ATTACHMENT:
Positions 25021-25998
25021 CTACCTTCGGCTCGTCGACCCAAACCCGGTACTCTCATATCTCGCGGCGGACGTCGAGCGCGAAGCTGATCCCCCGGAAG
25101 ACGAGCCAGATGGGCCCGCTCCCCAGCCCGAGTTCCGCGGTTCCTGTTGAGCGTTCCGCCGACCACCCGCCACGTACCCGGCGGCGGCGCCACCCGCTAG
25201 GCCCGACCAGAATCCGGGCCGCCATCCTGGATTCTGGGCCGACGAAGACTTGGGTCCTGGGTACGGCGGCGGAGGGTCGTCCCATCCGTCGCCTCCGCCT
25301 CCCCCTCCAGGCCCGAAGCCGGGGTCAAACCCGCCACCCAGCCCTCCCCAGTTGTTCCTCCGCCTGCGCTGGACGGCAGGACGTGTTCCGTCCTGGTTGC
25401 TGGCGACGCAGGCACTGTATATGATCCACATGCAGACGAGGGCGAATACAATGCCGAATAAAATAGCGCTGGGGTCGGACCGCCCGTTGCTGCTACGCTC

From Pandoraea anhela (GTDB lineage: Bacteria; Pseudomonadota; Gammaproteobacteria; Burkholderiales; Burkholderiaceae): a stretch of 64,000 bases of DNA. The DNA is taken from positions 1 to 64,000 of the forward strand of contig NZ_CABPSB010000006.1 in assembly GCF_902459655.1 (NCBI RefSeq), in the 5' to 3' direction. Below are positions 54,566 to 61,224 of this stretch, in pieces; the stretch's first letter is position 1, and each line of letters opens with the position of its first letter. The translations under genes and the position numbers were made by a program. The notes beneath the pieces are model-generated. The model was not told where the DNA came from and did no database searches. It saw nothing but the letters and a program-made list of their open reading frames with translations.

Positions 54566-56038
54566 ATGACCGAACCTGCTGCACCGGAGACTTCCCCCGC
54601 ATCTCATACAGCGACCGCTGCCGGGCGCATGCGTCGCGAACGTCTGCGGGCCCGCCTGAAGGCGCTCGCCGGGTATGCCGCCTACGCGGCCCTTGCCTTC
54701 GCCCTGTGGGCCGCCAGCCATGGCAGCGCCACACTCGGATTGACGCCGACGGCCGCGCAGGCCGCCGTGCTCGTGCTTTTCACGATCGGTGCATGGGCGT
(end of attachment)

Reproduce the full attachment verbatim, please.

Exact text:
Positions 25021-25998
25021 CTACCTTCGGCTCGTCGACCCAAACCCGGTACTCTCATATCTCGCGGCGGACGTCGAGCGCGAAGCTGATCCCCCGGAAG
25101 ACGAGCCAGATGGGCCCGCTCCCCAGCCCGAGTTCCGCGGTTCCTGTTGAGCGTTCCGCCGACCACCCGCCACGTACCCGGCGGCGGCGCCACCCGCTAG
25201 GCCCGACCAGAATCCGGGCCGCCATCCTGGATTCTGGGCCGACGAAGACTTGGGTCCTGGGTACGGCGGCGGAGGGTCGTCCCATCCGTCGCCTCCGCCT
25301 CCCCCTCCAGGCCCGAAGCCGGGGTCAAACCCGCCACCCAGCCCTCCCCAGTTGTTCCTCCGCCTGCGCTGGACGGCAGGACGTGTTCCGTCCTGGTTGC
25401 TGGCGACGCAGGCACTGTATATGATCCACATGCAGACGAGGGCGAATACAATGCCGAATAAAATAGCGCTGGGGTCGGACCGCCCGTTGCTGCTACGCTC

From Pandoraea anhela (GTDB lineage: Bacteria; Pseudomonadota; Gammaproteobacteria; Burkholderiales; Burkholderiaceae): a stretch of 64,000 bases of DNA. The DNA is taken from positions 1 to 64,000 of the forward strand of contig NZ_CABPSB010000006.1 in assembly GCF_902459655.1 (NCBI RefSeq), in the 5' to 3' direction. Below are positions 54,566 to 61,224 of this stretch, in pieces; the stretch's first letter is position 1, and each line of letters opens with the position of its first letter. The translations under genes and the position numbers were made by a program. The notes beneath the pieces are model-generated. The model was not told where the DNA came from and did no database searches. It saw nothing but the letters and a program-made list of their open reading frames with translations.

Positions 54566-56038
54566 ATGACCGAACCTGCTGCACCGGAGACTTCCCCCGC
54601 ATCTCATACAGCGACCGCTGCCGGGCGCATGCGTCGCGAACGTCTGCGGGCCCGCCTGAAGGCGCTCGCCGGGTATGCCGCCTACGCGGCCCTTGCCTTC
54701 GCCCTGTGGGCCGCCAGCCATGGCAGCGCCACACTCGGATTGACGCCGACGGCCGCGCAGGCCGCCGTGCTCGTGCTTTTCACGATCGGTGCATGGGCGT